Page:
province wants the right to build highways without considering environmental
impacts or the objections of municipalities, critics say.
a group opposed to the Conservative government's smart growth transportation
legislation is demanding it be withdrawn.
municipal politicians and opposition critics say the bill is the
"antithesis" of the principles of smart growth.
is an appalling piece of legislation that is highly disrespectful
of town's and cities' authority and the public's interest," Burlington
Mayor Rob MacIssac said yesterday.
group included environmentalist Debbe Crandall, who sat on the government's
Central Ontario smart growth panel. She said if the transportation
bill is not withdrawn she will wash her hands of any further involvement.
"When you put land use planning and transportation together side
by side that's smart growth. Bill 25 is not smart," said Crandall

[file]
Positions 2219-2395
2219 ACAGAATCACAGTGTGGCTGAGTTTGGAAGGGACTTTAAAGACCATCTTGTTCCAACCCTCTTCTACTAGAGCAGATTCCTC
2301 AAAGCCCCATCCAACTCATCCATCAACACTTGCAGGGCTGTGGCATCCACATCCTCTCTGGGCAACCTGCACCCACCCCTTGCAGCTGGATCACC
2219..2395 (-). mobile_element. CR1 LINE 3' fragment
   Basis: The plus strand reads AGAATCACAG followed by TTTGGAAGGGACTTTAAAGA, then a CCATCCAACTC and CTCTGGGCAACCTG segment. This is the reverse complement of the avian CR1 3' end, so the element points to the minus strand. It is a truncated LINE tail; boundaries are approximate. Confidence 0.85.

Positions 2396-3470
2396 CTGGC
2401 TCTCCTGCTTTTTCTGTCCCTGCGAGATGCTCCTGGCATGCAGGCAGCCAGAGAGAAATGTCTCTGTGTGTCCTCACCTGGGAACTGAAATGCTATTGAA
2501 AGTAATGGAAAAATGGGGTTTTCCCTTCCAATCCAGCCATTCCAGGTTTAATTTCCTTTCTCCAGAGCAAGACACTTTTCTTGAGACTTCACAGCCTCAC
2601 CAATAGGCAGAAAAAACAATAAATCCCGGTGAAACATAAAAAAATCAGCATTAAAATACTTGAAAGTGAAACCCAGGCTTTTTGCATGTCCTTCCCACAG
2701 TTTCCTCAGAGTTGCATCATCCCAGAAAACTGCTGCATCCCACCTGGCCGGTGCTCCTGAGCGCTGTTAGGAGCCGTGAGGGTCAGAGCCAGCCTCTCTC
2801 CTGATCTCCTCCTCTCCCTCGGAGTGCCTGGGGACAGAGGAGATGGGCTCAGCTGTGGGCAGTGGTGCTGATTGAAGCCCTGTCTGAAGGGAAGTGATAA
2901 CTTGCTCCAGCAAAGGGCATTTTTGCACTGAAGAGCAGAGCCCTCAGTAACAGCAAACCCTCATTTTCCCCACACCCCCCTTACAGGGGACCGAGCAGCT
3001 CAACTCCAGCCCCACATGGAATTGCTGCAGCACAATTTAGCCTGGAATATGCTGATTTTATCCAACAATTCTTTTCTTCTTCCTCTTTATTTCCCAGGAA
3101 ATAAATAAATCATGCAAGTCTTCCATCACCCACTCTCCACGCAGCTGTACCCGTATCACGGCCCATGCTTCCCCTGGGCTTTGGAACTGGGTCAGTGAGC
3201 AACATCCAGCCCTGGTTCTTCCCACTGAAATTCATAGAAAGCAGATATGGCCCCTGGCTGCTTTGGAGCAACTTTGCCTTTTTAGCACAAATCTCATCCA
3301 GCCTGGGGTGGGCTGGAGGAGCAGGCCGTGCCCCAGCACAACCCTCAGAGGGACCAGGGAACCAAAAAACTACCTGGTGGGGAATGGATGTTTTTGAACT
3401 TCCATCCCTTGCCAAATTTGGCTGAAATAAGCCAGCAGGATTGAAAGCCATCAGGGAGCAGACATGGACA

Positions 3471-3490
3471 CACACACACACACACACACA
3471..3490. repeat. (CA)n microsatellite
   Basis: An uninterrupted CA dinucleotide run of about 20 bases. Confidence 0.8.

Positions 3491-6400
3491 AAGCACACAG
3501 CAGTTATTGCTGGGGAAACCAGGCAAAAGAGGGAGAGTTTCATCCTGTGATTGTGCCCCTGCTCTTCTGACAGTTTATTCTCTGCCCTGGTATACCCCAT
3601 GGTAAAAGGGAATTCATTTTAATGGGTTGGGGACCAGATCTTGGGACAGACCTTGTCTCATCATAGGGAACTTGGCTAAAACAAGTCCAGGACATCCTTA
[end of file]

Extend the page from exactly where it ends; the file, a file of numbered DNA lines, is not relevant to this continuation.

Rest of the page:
of Save the Oak Ridges Moraine.
Transportation Minister Frank Klees introduced May 7 the proposed
legislation, An Act to Enhance Transit and Provide for a Smart Transportation
System in Ontario, he highlighted only the positive aspects of the
bill, but critics say on closer inspection it rides roughshod over
municipal planning and environmental assessment.
Winfield, director of Pembina Institute, a not-for-profit environmental
and energy research organization, was one of several people to ask
that the bill be withdrawn and replaced with a transportation bill
that reflects smart growth, with an emphasis on transit.
accused critics of "perpetuating facts that are simply untrue,"
and said the bill "subjects itself fully to the environmental assessment
process ..." But a section of the proposed transportation legislation
clearly states that preliminary work on establishing highway corridors
would not be subject to the Environmental Assessment Act.
Muldoon, executive director of the Canadian Environmental Law Association,
said Bill 25 "leads not to smart growth but to dumb growth ..."